Second Life is not a dedicated virtual globe or virtual planetarium but a free-form three-dimensional programmable space that anyone can use to build globes and planetariums in. One impressive recent example is the virtual planetariums built by Magnus Zeisig, one of Sweden’s most talented SL programmers.
If you visit his space in Second Life, you get to walk around and through a number of exhibitions, including an programmable orrery, walk-through 3D maps of nearby stars and galaxy clusters, and a 3D browsable database of planets, satellite and asteroids — even those with weird shapes like Phobos and Deimos.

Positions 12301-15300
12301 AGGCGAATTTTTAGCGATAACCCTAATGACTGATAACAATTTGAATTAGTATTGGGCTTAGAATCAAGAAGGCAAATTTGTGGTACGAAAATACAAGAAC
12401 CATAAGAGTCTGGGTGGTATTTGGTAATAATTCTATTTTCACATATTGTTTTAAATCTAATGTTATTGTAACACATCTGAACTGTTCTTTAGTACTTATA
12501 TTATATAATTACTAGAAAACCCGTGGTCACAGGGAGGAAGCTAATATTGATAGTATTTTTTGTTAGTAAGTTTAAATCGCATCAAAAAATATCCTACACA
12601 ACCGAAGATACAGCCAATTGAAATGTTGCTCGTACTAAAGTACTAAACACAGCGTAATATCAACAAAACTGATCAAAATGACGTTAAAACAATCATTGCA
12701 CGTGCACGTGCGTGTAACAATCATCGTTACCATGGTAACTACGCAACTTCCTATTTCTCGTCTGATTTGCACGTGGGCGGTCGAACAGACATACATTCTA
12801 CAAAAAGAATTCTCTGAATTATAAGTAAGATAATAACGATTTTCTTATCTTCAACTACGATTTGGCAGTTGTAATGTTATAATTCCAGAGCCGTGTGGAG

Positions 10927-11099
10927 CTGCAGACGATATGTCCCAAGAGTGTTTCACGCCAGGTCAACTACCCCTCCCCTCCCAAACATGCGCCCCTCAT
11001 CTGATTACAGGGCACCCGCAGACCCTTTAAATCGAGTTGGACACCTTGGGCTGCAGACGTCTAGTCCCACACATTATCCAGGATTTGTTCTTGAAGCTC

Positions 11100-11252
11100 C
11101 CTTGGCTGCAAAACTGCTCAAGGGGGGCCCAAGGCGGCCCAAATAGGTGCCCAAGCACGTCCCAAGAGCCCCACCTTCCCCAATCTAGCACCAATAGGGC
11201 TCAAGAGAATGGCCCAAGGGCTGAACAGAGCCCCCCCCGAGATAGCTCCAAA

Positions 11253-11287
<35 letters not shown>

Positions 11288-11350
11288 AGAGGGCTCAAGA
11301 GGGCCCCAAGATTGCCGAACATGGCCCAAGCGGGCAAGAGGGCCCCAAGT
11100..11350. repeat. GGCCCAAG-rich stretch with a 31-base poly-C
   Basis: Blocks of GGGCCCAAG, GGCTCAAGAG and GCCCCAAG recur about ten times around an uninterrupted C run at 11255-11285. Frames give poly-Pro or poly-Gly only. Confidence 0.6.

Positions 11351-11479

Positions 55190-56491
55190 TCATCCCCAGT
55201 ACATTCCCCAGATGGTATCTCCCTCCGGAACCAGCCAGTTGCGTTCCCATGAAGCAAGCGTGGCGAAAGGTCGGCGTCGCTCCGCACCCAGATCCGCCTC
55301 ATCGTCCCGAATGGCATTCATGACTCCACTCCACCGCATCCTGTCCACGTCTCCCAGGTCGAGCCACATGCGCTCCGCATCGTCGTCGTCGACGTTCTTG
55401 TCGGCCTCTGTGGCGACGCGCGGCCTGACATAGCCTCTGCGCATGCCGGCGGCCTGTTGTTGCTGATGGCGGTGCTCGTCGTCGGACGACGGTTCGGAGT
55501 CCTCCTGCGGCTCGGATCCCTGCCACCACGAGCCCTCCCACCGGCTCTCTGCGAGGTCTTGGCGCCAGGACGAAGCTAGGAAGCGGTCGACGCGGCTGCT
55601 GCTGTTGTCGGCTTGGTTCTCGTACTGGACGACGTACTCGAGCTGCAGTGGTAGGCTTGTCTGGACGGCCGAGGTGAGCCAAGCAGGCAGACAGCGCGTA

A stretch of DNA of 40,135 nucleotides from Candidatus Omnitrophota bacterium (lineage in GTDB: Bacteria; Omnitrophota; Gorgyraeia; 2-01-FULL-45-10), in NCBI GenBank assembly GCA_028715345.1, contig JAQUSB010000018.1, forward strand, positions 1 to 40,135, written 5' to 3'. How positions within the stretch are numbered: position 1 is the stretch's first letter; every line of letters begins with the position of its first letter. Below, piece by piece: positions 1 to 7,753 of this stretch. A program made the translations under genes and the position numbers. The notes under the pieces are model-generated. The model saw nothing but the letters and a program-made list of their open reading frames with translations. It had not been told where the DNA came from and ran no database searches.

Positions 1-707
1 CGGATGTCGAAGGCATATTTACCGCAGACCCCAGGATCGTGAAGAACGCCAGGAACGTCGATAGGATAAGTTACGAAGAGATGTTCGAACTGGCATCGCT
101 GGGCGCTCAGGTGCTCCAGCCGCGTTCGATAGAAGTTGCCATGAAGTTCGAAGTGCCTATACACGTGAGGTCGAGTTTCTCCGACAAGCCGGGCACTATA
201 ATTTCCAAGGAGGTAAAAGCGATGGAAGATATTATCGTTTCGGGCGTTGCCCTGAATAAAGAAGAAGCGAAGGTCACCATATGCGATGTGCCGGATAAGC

Navigating through these exhibits in 3D with an avatar gives a real sense of depth and distance — its an original and unusual perspective on these datasets.
Magnus writes that he will be collaborating with the International Astronomical Union for the International Year of Astronomy in 2009, and he’s also been commissioned to build a larger version of his work for an American university. You can read more about what Magnus has been up to in a PDF newsletter (in English) where he explains his project in his own words. This being Second Life, you can of course buy your own copies of Magnus’s planetariums, and set them up in your virtual Second Life pad.